In March 2019, we started a simple, two-question online survey: Who Do You Admire Most? Why?

We wanted to identify the makers that others in the industry looked to for innovation, motivation, and inspiration. The votes we received were filled with great anecdotes and heartfelt dedications. Here are this year’s winners.


Dan Barwick, Trecini Cellars and Paradise Ridge Winery (Santa Rosa, Calif.)

Most Admired Winemaker

Dan Barwick, Trecini Cellars and Paradise Ridge Winery (Santa Rosa, Calif.)

When and why did you start making wine? I did my first harvest as an intern in 1991 at Matanzas Creek Winery, and it was then that I fell in love with this business. 2019 will be 22nd harvest with Paradise Ridge and 20th with Trecini.

Share a proud professional moment. In 2001, we made our first Paradise Ridge Rockpile Cabernet, and more than one of my winemaker friends were kind enough to say it was one of their favorite cabernets from Sonoma County.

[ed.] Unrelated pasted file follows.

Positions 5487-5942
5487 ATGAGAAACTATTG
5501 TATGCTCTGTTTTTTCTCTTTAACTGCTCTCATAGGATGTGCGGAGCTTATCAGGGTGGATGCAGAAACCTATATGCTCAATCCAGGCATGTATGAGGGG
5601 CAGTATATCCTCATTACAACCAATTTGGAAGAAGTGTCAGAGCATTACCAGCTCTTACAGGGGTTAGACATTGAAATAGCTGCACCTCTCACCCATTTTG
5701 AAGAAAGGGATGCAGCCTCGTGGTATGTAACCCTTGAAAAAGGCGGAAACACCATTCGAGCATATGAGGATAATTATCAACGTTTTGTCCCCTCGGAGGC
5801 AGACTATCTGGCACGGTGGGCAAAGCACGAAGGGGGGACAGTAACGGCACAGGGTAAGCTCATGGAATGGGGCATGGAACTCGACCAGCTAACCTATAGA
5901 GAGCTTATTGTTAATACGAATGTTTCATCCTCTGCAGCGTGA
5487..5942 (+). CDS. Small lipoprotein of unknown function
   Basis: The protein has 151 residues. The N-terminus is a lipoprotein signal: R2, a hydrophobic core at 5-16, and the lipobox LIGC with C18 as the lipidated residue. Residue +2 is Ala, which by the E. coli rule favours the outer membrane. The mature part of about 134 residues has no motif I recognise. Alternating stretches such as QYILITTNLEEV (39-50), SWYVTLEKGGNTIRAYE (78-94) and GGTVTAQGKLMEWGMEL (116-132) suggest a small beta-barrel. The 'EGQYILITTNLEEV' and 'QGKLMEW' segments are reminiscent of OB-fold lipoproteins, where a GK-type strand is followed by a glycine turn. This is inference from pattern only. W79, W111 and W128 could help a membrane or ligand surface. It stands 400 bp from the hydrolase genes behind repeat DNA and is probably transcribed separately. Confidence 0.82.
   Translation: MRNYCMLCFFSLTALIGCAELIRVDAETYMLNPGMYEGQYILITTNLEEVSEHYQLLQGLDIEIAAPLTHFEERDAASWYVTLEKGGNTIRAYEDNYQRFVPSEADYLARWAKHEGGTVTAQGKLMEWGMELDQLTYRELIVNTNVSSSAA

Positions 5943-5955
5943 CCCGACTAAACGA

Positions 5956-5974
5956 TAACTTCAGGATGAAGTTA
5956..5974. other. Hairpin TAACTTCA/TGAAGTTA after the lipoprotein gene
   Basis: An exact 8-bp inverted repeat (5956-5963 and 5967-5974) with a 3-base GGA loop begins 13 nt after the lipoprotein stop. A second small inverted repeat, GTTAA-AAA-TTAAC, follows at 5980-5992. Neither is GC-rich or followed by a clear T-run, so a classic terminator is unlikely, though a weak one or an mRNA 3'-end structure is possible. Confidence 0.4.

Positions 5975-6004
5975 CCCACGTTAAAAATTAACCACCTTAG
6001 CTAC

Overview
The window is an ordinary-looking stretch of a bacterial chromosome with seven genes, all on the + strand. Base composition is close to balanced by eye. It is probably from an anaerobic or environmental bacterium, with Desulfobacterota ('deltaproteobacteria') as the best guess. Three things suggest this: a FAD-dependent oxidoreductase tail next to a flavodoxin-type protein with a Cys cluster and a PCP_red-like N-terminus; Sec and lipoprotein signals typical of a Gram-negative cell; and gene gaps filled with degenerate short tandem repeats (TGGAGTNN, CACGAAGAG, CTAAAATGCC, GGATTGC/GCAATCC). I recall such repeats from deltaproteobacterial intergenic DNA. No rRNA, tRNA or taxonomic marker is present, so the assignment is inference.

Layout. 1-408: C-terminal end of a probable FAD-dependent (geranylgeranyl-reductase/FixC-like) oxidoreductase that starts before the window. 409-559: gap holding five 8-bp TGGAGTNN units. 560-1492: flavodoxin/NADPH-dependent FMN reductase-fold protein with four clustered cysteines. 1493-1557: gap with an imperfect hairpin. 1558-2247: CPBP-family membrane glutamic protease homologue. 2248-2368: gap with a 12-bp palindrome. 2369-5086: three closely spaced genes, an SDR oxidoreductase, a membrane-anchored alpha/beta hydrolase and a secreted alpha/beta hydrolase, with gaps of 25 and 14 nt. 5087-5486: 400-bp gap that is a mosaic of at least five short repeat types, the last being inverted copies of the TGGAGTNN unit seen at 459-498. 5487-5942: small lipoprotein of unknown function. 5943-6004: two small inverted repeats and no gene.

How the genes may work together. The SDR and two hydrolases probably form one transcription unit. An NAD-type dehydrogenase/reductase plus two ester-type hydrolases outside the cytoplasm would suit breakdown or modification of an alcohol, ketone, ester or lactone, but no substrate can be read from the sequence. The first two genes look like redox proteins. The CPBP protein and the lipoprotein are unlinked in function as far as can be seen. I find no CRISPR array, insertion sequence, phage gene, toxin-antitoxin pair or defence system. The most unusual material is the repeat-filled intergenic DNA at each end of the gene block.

How does it feel to be the Most Admired? I’m not sure, but my wife Sonia is concerned it may make me intolerable.

What beverage is inspiring you right now? As always, the bounty of Sonoma County: I’m drinking a lot of awesome aromatic white wines from new energetic producers—and just loving them.

Who do you admire? Anyone with the courage to start up their own brand and showcase their individuality.

Quote about Dan Barwick: “Dan met tragedy when Paradise Ridge burned to the ground. He lost all of his work and all of his wine both professionally and his own collection. He overcame the hurdle and began producing wine again shortly after settling into a new facility. I admire Dan for being able to bounce back quickly and keep the businesses alive. Where would they be without a great winemaker?”